And though I said, 'You don't exist,'
she grasped me firmly by the wrist
and threw me down upon my back
and strapped me to her torture rack
And, without further argument
I found my mind was also bent
upon a course so devious
it only made my torment worse
She said, 'I see you cannot speak
is it your voice that is too weak?
Is it your tongue that is to blame?
Maybe you cannot speak for shame.
Or has your brain been idle too,
and now it will not think for you?'
I hastened to make my reply
but found that I could only lie
And like a fool I believed myself
and thought I was somebody else
But she could see what I was then
and left me on my own again

Our freshman year was still pretty innocent. Fresh out of junior high, the class of 1970, like freshman everywhere tended to lay low. Most of us dutifully stayed in our own quad, except for Scott and Bill, and we were largely unaware of the goings-on in the other schools. In 1966-1967 we were all still far removed in the backwater of the heartland from the revolution that was gripping the coasts. Drug use was, at least to my knowledge, nonexistent that first year. We were seeds, awaiting the coming of spring.

I spent most of that first year as a member of a clique of Jewish girls. We shared a table in the south hall resource center. This was not a study hall so quiet talking was allowed. I had some experience w/ the other, euphemistically named, “study hall.” This was held in one of the large, old, rectangular homerooms that contained dozens of hard antique desks arranged in long rows. After school “study hall” was a way to punish delinquent students for crimes that did not rise to the level of suspension. The perpetrators/victims were forced to remain there, seated in total silence, for a period of time as after-school torture. The antique wall clock measured time with unimaginable slowness. Each minute passed slowly, one at a time, marked only by a tiny shift in position of the minute hand. I learned the meaning of relativity in that study hall.

I would sometimes walk w/ my Jewish girl friends, Marla Parker, Debbie Rubin, Stacy Shatz, and the others, west on Church Street, over the Sanitary Canal, and past McCormick Boulevard on the way to one of their houses where we would socialize for a couple of hours. McCormick Boulevard, separating Evanston from Skokie, is named after Col. Robert R. McCormick, the inventor of the harvester. He is also the namesake of the fireproof McCormick Place Convention Center that burned to the ground in 1967.

These after-school get-togethers were innocent. At least one of their parents was usually home and there was nothing sexual, at least as far as I knew, going on.

My dad told a joke:
Father: “Hey! What are you kids doing down there?”
Child: “Nothing, We are just having sex.”
Father: “Oh, ok, I was worried at first that you might be smoking.”

We were totally straight during our freshman year. We didn’t smoke cigarettes, much, and we did not use any drugs. I do not recall drinking any alcohol with my Jewish girl’s clique. There were several Jewish girls who were my close friends. Sometimes, Ellen Pearlman and I would talk on the phone for hours. We were just friends, emerging from childhood.

Joni Mitchell
"Morning Morgantown"

When morning comes to Morgantown
The merchants roll their awnings down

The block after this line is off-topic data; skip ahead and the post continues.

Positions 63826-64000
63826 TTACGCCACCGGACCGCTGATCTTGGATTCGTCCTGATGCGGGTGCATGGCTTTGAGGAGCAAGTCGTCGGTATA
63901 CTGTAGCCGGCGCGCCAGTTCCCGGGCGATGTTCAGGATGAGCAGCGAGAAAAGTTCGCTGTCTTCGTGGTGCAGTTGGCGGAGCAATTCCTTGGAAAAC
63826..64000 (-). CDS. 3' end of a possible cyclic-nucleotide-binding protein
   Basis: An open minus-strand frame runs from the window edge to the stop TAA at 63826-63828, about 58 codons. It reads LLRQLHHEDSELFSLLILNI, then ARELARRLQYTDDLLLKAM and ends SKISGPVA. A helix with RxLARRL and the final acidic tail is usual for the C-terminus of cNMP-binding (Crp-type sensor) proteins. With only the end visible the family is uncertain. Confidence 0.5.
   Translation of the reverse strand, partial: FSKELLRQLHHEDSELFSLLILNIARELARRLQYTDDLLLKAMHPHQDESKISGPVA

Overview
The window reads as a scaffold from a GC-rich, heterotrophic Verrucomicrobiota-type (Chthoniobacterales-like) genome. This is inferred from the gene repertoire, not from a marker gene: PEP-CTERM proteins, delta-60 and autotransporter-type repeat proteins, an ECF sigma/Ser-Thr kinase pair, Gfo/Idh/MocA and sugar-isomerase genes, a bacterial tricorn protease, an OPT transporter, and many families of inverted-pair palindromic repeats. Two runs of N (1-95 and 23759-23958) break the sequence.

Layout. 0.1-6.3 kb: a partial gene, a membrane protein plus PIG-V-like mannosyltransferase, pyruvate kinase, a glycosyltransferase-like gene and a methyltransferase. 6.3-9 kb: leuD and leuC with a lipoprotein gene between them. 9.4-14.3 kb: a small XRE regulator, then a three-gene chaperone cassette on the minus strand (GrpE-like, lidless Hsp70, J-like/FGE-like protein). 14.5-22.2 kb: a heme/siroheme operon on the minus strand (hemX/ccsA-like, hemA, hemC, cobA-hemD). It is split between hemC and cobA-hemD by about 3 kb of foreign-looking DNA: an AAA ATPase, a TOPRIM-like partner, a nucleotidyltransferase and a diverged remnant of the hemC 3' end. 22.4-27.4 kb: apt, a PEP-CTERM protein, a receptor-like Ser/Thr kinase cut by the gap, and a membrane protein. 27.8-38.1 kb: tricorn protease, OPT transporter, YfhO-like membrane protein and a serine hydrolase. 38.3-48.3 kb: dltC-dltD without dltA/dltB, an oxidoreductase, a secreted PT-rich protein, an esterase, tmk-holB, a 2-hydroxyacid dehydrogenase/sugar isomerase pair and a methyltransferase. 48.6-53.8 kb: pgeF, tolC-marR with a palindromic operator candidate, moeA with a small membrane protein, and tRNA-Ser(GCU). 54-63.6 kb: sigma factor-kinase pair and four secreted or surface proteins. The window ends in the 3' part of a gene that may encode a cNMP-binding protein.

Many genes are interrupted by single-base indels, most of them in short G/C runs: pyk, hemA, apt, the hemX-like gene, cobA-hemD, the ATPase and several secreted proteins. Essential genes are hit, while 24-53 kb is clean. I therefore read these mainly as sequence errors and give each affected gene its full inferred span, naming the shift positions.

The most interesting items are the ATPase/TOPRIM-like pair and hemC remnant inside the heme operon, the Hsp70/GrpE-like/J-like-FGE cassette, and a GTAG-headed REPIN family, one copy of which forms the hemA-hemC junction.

The milktrucks make their morning rounds
In morning Morgantown

We'll rise up early, with the sun
To ride the bus while everyone is yawning
And the day is young
In morning Morgantown

Morning Morgantown
Buy your dreams a dollar down
Morning any town you name
Morning's just the same

We'll find a table in the shade
And sip our tea and lemonade
And watch the morning on parade
In morning Morgantown

Ladies in their rainbow fashions
Colored stop and go lights flashing
We'll wink at total strangers passing
In morning Morgantown

Morning Morgantown
Buy your dreams a dollar down
Morning any town you name
Morning's just the same

I'd like to buy you everything
A wooden bird with painted wings
A window full of colored rings
In morning Morgantown

But the only thing I have to give
To make you smile, to win you with
Are all the mornings still to live
In morning Morgantown

Although I hesitate to mention it here, there was another Jewish girl that I did not know as well. She was very cute and quite short. Her name was Denise Rose. What I do recall well is the fact that she had extraordinarily large,…. em, ah,…, eyes. I admit that I did notice her, and them. Another girl, a year older than us, named Norma something also had really big,.ah,...eyes. Some things just form more resilient memories at that age.

Regarding age, a difference of one year in junior high and high school was a vast gap that rigidly separated the school’s classes. For example, a good friend of mine when I was four or five was a girl named Ruby Wax. Her Father was the “Sausage King” of Chicago. She lived one block south of me on the other side Elliot Park next to the lake in a white house. I remember Ruby’s living room sofas were covered w/ protective clear plastic. Her parents were nice. They had heavy Germanic accents. I think they were holocaust survivors.

One day Ruby and I w/ a few other kids were tipping her Tulips over, gently draining rainwater from their petals. Snap! My tulip broke. I think that made Ruby cry and I was forever banished as a result. She was one year older than me so after that, through grammar, junior, and high schools she was always a year ahead of me. As a result, she ran w/ a totally different crowd; one that leaned toward beer drinking and sports. Because she was a year older, or perhaps because she still held a tulip-based grudge, we never socialized again. Now she is a famous comedian in England. I tried to contact her online a few years ago but I couldn’t penetrate her multiple layers of security.